# Create a mathematically correct ellipse

Hi everyone,
New to blender so sorry for what I expect is a pretty basic question. Spent about an hour googling around for this and couldn’t find the help I need. I just want to create a mathematically accurate ellipse, which I’ll need to be able to extrude so that I have a solid shape, like a disc. From what I’ve read I understand I’ll want to use a NURBS circle. I see how I can elongate the circle, but not sure how to make sure it’s actually a true ellipse. Many thanks for some instruction on this. If anyone knows of a good, basic tutorial on NURBS I’d be grateful for that as well.

can you elaborate a little ?
what do you want to use if for ?

and why using Nurbs it can be done with mesh circle and scale along one axis !

i could give a script to do an exact math ellipse if needed !

thanks

I’m actually going to be 3D printing it and using it to demonstrate some of the neat-o properties of ellipses. That’s why it’s important that it be mathematically accurate. I guess I thought I would want to use NURBS because in my attempts to google for this answer I read that you should use NURBS to get mathematically precise conic sections.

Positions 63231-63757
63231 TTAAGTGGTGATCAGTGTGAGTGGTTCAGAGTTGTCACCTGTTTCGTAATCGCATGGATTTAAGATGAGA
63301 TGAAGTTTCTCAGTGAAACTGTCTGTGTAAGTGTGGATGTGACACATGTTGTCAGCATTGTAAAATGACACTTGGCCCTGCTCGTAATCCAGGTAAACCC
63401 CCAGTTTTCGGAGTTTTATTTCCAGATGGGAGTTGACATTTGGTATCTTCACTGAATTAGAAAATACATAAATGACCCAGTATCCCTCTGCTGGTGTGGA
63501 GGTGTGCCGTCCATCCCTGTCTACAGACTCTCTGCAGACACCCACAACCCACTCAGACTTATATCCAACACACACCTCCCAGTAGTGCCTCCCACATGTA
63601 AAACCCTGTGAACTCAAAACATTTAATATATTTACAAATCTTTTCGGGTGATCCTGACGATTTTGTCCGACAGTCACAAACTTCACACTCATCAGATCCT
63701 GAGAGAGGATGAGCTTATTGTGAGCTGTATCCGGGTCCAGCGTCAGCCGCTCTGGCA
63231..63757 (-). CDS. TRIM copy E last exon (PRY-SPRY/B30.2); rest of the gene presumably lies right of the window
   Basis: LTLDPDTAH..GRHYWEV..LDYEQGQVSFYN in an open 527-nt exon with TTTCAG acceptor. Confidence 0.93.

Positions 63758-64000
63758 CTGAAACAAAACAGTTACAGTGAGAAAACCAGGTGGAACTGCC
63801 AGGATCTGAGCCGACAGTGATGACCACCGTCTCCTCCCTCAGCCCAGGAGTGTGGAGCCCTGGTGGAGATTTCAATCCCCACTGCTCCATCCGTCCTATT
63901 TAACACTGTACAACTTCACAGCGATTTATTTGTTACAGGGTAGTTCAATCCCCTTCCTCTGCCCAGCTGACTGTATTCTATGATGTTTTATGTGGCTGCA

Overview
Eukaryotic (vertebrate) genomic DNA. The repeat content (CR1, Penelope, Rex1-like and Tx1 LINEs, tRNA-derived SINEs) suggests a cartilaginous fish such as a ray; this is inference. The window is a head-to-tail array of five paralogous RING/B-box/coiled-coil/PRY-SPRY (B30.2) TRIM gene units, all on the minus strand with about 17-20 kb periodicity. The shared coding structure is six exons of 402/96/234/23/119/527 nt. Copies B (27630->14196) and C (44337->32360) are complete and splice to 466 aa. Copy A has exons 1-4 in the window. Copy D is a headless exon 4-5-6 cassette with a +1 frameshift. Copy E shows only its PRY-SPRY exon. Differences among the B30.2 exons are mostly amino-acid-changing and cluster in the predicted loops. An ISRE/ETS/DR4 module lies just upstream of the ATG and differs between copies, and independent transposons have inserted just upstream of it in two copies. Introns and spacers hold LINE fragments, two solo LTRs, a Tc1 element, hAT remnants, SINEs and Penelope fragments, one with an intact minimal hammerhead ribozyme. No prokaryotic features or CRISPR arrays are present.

Hmm… I just gave myself an idea using the word ‘conic’ – what about taking the intersection of a cone and a plane (for my purposes, an angled plane)? By definition that would make an ellipse!

Well I guess that’s one solution. Is there an easier method?

The issue with just scaling a circle along one axis is that I’m not sure it’s actually making a true ‘ellipse,’ where the distance from any point on the curve to the two foci remains constant. Elongated circles don’t necessarily have this property.

Thanks for your help RickyBlender!

If you scale a circle along one of its axis you get an ellipse, easy.

paolo

Intersection of a cone and plane is a beautiful solution, however sourvinos and RickyBlender have the easiest, quickest, most elegant solution for creating an ellipse in blender. Just make sure your proportional editing mode is turned off. Here is the proof to ease your mind:

You can also activate the add-on ‘Add Mesh: Extra Objects’ then Add Mesh > Extra Objects > Math Function > XYZ Math Surface
Choose X equation: xcent + a * cos(u)
Y equation ; ycent + b * sin(u)
Z equation: 0
(thanks to wikipedia!)
with :
(xcent, ycent) the centre of your ellipse, equal to (0,0) if the ellipse is in the center,
a the big axe,
b the small axe.

Thanks, everyone! Especially see360 – I didn’t know that scaling in X actually multiples each X coordinate by the same factor. Now that I think about it that’s really the only way that makes sense, just hadn’t realized it. I guess that makes this a pretty lame question BUT in my defense, if you don’t know that’s how the scaling works it IS possible to “elongate” a circle without keeping it an ellipse (if you’re not scaling everything proportionally… should have known Blender is smarter than that)

+10 points for the proof!!

BoFZeVampire, I’m sure that add-on will come in useful in the future, thanks!

First time poster here. Very pleased this forum is so speedy and helpful!